David – you’ve completed Leg 1 of the 2017-18! Leaving the dock must have been a big moment for you having wanted your own team in this race for over two decades…
The time for reflection was before we left, to be honest. Once we said goodbye to everyone and got out there, it was job in hand, and making sure that everyone was doing a good job.
Things got off to a pretty crazy start, with the boats racing through the spectator fleet…
We just did our best to get through it – I saw Dee’s reaction and she seemed a bit more shocked than we were. We’ve been steering our 100 footer through traffic for a while, so it’s all part and parcel for us. I’m sure the spectators got a good look at the racing – I almost got a prawn in my mouth at one stage from one of the corporate boats!
There was plenty of close racing on Leg 1, which will have given you a good opportunity to check out the other boats…
For sure – what we don’t know, is what we don’t know. The only way we find out is by doing the race. We were in sight of each other the whole time. The guys are a bit disappointed, they have high expectations. They were down when Dongfeng overtook us reaching. I said they’ve already done one lap, and we were pushing them the whole way. Other teams are looking for placings and where they go, but the best way for us to catch up is sailing alongside another boat, and pretty soon there’ll come a time where we’ll be confident to sail in our own bit of water, with no one else around, and we’ll be confident we’re not off the pace. As soon as we know we’re fast enough, we won’t have to race the fleet.
What did you learn on Leg 1?
The key moment for us was the way that AkzoNobel and Vestas sailed past us early on with a three sail set up. We’re all sailing downwind with an A3 – both boats were behind us, and they both sailed past very quickly with a MH0, a J2 and a J3, a three sail heading. They were significantly faster, maybe 2 knots, and to me, that was a big moment. A lot of your decision making in this race is based around your position in the fleet – it’s a risk management thing – so for me that was a turning point. For us, it was just a matter of getting the binoculars out and catching up. We hadn’t done the race before, we hadn’t sailed the boat much before, but once we got the same set up, we were good.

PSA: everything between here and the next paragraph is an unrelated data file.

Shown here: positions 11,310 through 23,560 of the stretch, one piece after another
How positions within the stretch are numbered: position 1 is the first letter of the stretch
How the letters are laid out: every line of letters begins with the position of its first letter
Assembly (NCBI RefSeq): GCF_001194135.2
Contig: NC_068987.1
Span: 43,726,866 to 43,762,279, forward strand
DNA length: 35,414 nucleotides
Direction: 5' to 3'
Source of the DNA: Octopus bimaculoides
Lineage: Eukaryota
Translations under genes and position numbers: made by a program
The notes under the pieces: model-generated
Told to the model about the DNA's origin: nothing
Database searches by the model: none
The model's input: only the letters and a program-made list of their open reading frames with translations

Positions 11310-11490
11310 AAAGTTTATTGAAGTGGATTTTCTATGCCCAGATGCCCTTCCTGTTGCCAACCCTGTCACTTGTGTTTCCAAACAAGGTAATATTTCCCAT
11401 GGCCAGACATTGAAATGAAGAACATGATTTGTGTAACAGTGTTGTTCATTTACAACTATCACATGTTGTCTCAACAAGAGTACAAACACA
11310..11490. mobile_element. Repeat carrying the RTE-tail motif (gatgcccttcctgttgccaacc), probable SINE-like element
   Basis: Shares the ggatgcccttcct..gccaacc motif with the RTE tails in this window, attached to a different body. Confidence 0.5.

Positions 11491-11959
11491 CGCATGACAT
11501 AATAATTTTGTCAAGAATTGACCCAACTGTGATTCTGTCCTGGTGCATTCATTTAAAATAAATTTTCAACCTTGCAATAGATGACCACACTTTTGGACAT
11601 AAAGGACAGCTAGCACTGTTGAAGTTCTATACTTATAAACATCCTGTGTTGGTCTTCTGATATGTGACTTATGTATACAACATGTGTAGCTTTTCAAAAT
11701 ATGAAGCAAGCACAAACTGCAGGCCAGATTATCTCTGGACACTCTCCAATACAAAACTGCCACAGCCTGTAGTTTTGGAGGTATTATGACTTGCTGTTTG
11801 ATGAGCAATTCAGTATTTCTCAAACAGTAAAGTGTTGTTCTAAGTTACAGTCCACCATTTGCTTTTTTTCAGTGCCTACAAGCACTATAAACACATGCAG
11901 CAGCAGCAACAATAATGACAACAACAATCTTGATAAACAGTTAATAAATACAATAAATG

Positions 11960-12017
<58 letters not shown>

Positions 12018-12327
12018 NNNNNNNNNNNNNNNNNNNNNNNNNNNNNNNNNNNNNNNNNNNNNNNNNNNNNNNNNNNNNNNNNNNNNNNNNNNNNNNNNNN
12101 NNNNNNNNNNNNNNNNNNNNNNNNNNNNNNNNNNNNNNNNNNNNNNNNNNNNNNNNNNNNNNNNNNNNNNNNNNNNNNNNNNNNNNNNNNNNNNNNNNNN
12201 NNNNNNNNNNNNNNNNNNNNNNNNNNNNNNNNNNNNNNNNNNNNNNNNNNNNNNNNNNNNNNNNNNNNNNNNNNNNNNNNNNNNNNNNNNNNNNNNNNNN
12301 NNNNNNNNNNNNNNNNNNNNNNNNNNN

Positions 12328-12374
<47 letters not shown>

You allowed team AkzoNobel to borrow one of your sailors, António Fontes, for the leg, at short notice on the morning of the start. How did that come about?
One of their guys who has sailed with Haylesy in the past mentioned they needed a sailor, and António ticked the boxes as he was qualified to the right level. I had Seng Huang Lee, our owner, there, and we both agreed that it was the right thing to do. The deal was done in the Sailor’s Terrace. It’s got nothing to do with how we finished, or they finished, or doing the right thing by the Volvo Ocean Race. That’s a plus of course, but it’s just about what kind of person you are, I think – you need to be a sportsman above everything else, and I try to engrain in my children that they’re the sort of morals you carry through life. Just because we’re at the highest level of the sport, if you throw those morals out of the window then you’re a fraud.
You said during the leg that the race isn’t won in the first 100 metres… but your last 100 metres was pretty out there, too! Tell us what happened on the way into Lisbon…